Love is…Finding the "Fun" in Dysfunctional

By Heather

Growing up I used to think that most of my friends’ families were so normal and healthy, and that mine was the only one with quirks and cracks.  Now I know the truth: every family is nuts. And if you think you know a perfectly healthy family, you don’t know them well enough.

Granted, some people’s brand of crazy is more socially acceptable than others.  For example, in my home we appeared on the outside to be well behaved high achievers, which was a mask for a control freak mom and an emotionally remote, success obsessed dad. Not that there’s anything wrong with that.  I realize that on the crazy scale my family was dented but functional. Not bad at all. (btw I am the needy thumsucker pictured above)

I have a family of my own now and see many of our idiosyncrasies. And at least today we have a better vocabulary for labeling our neurosis. Terms like OCD, ADD, MPD, BPD, SAD, etc. etc. allow us to name what ails us, and naming things is delightful because it gives us control, or at least the illusion of it.

A few years ago I came across an acronym for a condition that I knew intimately but had never quite put my finger on: ODD, Oppositional Defiant Disorder.  These are the people that cannot resist challenging authority and playing the devil’s advocate. Oh how I love to tease my contrarian friend about how she suffers acutely from this. And her response just confirms the diagnosis: “No I don’t!” I love these people. Just when everything is getting so boring in Relief Society, everyone sitting there nodding their heads “yes, we ALL agree” and along comes someone with ODD and makes a comment that turns everything upside down.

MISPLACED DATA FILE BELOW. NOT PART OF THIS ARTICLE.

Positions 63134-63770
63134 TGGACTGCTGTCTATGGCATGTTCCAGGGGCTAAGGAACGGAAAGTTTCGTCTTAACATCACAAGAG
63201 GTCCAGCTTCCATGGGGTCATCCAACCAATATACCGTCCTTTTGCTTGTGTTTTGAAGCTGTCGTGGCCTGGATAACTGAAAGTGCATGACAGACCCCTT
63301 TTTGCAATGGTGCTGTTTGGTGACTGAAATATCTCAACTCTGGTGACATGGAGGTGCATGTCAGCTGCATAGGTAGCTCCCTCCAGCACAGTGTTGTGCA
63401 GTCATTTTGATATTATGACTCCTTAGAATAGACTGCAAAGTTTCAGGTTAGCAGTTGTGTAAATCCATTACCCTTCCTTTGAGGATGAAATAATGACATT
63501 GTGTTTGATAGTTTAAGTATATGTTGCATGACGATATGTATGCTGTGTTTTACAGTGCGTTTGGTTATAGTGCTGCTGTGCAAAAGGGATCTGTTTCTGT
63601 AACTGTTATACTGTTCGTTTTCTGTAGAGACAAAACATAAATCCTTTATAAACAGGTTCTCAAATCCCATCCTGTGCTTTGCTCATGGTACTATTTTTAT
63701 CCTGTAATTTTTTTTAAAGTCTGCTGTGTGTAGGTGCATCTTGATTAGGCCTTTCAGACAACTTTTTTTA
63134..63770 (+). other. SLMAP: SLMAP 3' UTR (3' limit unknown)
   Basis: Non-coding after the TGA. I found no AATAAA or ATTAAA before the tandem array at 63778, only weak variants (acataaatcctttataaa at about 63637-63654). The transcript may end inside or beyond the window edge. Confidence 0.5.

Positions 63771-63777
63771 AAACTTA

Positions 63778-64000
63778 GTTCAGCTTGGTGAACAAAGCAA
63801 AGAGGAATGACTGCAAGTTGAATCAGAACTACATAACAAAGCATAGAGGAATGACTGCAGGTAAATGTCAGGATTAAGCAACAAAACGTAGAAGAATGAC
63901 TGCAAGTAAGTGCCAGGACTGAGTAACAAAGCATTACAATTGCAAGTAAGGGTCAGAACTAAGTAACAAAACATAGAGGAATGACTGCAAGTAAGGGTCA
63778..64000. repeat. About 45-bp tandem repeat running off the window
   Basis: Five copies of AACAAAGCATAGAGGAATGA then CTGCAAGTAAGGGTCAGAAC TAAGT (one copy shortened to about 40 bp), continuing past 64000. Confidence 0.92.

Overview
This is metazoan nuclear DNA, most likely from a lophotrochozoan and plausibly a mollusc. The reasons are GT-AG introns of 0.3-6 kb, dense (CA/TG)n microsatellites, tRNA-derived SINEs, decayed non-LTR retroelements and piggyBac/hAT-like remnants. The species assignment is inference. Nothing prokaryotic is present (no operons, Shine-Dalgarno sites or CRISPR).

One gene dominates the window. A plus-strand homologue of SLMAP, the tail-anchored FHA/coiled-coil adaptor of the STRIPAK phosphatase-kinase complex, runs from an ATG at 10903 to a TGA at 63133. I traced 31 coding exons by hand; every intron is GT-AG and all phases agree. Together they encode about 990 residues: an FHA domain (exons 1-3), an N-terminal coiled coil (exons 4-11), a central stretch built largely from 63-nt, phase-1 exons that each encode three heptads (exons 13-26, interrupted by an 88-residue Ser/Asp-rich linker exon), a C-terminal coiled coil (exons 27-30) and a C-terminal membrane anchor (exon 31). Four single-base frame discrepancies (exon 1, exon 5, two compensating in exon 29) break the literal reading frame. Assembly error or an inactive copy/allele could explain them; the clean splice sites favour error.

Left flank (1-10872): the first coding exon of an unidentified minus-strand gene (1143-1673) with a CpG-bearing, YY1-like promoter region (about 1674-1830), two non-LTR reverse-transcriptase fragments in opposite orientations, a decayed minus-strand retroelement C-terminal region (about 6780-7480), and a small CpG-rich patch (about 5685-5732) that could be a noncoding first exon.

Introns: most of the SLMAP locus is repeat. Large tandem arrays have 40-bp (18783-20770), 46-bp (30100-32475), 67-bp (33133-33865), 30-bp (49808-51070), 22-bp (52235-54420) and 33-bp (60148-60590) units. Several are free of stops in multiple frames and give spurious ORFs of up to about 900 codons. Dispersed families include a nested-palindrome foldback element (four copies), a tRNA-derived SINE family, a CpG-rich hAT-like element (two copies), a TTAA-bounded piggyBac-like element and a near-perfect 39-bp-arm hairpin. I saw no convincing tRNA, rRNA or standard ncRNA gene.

She in turn diagnosed one of my less than desirable traits. I suffer from SVS, shock value syndrome. As the youngest member of a hyper proper family, it was my duty to make my mother blush at the dinner table. And even now at 42, whenever I get around people that seem a bit too uptight, I get the irresistible urge to say/do something borderline inappropriate. So I skinny dip at Girls Camp and give sacrament talks on the virtues of Harry Potter. Recently when my 12 year old son told me that he hated it when I called him “friend,” I replied, “Well then how about ‘douche bag,’ because that’s what you’re acting like.” Show me an envelope, and I’ll push it.

Here are a few other conditions the American Psychiatric Association might want to add to their books:

CBR-Chronic Buyer’s Remorse: Perpetually malcontent, these poor souls are convinced that whatever choice they make is the wrong one. Filled with self doubt and a touch of bitterness (related syndrome: GIGD–Grass is Greener Disorder).

RSS-Refusal to be Served Syndrome: You know who you are. You are forever volunteering to bring meals, babysit, work at the Bishop’s Storehouse as if every act of service added another brick to your mansion on high; but hell would have to freeze over before you would let someone bring you a casserole. In their heart of pious hearts, these folks believe that the strong give and the weak receive.